Acupuncture as a Modern Medical Practice
Practiced for many years, acupuncture has been relied on as treatment, by itself or as one aspect of a broader therapy program, for various conditions, primarily related to muscular or nervous system issues. The traditional Chinese medicine is most prevalent in many people’s minds, but contemporary forms of acupuncture differ in various ways, implementing modern medical theory and equipment for more effective and comprehensive treatment. Contemporary medical acupuncture exists as a therapeutic treatment based on conventional medical and neurological diagnoses, eschewing mystical practices in favor of modern anatomical theory.
The Origins of Acupuncture
Acupuncture is widely believed to have originated in traditional Chinese medicine, with the earliest relevant records documenting its usage in 100 BC. In this form, acupuncture was applied on the basis of numerous methods and theories about medicine the body, ranging from bloodletting to the manipulation of spiritual energy. A major common aspect, though, was the understanding of specific points on the body where acupuncture needles could be effectively placed. Most of the modern foundations for acupuncture were not developed until well into the 16th or 17th century; by this time, the practice had started to spread from Asia to Europe.
Traditional Chinese medicine such as acupuncture still is used for cultural or alternative medicine reasons, but belief in its applications in treating disease or acting in place of anesthetics for surgery has largely declined. Contemporary medical acupuncture, while taking cues from the traditional form, is informed by and works alongside conventional modern medicine, using safe practices and established anatomical and neurological models. CMA techniques are more commonly used with other therapeutic treatments than by itself, and formal diagnoses are made before any acupuncture is performed.
Contemporary Medical Acupuncture
Sometimes called dry needling (as opposed to using needles to inject drugs), CMA is based on the theory of stimulating muscle tissue and the nervous system in specific points by use of acupuncture needles. These needles, in contrast to those in traditional Chinese practices, are sterilized and disposable, intended for single use only. The needles are also very thin compared to both traditional needles and the hypodermics used for blood tests or vaccines, minimizing the pain response in patients.
The needles are typically inserted in tight muscles in or around nervous tissue. Insertion takes place only following a thorough diagnosis of the patient’s medical or neurological condition and the underlying dysfunctions that create the observed symptoms. This allows an informed decision to be made on the placement and stimulation of needles. Once in place, the needles may be stimulated manually or, in some procedures for neural conditions, by a light application of electricity. CMA is also often performed along with chiropractic therapy, particularly when addressing pain or muscle dysfunction.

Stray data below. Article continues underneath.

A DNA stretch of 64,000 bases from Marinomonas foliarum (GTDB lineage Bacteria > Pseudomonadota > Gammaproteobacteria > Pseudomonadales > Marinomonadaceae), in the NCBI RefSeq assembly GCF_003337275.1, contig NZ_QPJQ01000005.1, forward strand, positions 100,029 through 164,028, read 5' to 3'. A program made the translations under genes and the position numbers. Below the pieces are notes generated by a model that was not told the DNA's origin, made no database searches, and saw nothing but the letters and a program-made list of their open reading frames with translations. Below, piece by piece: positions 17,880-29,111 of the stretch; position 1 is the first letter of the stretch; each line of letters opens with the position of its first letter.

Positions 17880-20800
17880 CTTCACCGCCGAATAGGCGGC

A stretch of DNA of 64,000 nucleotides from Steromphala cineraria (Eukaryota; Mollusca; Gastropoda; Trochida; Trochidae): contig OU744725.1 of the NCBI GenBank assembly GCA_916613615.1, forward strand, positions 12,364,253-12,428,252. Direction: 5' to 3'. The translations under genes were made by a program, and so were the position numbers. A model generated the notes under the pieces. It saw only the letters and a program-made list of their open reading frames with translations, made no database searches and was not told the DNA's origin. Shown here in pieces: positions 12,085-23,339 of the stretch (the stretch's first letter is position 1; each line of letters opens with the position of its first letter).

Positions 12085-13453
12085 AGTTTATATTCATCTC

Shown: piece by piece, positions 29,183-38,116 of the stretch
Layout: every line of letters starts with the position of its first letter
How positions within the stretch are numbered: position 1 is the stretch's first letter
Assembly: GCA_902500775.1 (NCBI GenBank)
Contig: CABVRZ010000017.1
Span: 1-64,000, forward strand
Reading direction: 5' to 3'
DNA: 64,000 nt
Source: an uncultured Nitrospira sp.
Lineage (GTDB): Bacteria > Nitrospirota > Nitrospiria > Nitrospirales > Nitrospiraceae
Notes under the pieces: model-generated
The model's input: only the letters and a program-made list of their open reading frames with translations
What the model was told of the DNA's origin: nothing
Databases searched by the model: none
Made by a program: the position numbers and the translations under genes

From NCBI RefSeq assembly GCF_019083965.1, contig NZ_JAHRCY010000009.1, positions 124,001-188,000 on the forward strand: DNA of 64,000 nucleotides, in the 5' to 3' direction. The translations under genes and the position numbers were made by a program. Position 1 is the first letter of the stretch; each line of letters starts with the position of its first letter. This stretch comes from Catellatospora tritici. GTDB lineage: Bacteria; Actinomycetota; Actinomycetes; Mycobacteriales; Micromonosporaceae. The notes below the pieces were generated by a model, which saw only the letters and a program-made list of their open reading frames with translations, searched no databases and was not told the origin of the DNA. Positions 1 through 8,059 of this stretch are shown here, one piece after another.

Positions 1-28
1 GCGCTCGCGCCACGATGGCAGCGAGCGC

The Mechanics of CMA
CMA uses a combination of mechanical stimulation, prompting of natural healing processes and light electrical pulses to restore proper function of the nervous system, adjusting muscle tone and the flow of nerve impulses. This either results in regulating a hyperactive neural response or heightening weakened activity, depending on the condition that must be treated. Though the needles are so thin that they pass through skin and tissue with effectively no damage, their insertion can be utilized to trigger an immune system response, similar to the body’s automatic response to a cut or puncture. This mechanism is relied on for treatment of some conditions.
Conditions CMA Can Treat
Contrasting with traditional Chinese acupuncture’s broad, cure-all application, CMA is based on a specific set of understood mechanisms in the body. The primary benefit of CMA is to regulate nervous system functions, and this is employed to treat pain, soreness and stiffness in particular regions of the body. Most often, CMA is applied to treat lower back and hip pain, sciatica and frozen shoulder, regions generally preferable for needle insertion.
Mechanical stimulation and triggered healing response can also help treat muscle tissues suffering from inhibition or weakness. Core strengthening exercises that fail to create results may be failing because of a neurological dysfunction rather than a purely physiological one, possibly induced by trauma or misuse. Up-regulating a weak nerve allows proper impulses to reach the affected muscle. Coupled with other forms of physical therapy, this aids in restoring desired function of muscles following acute or chronic injury. Sometimes, the triggered healing process can be employed to aid recovery as well, though the nervous system ‘tuning’ is typically the primary form of treatment by CMA.
Though based in traditional techniques, modern acupuncture relies on current medical understanding of the body to treat conditions. CMA is a valuable tool in a therapist’s box of treatments for patients dealing with short-term or chronic pain.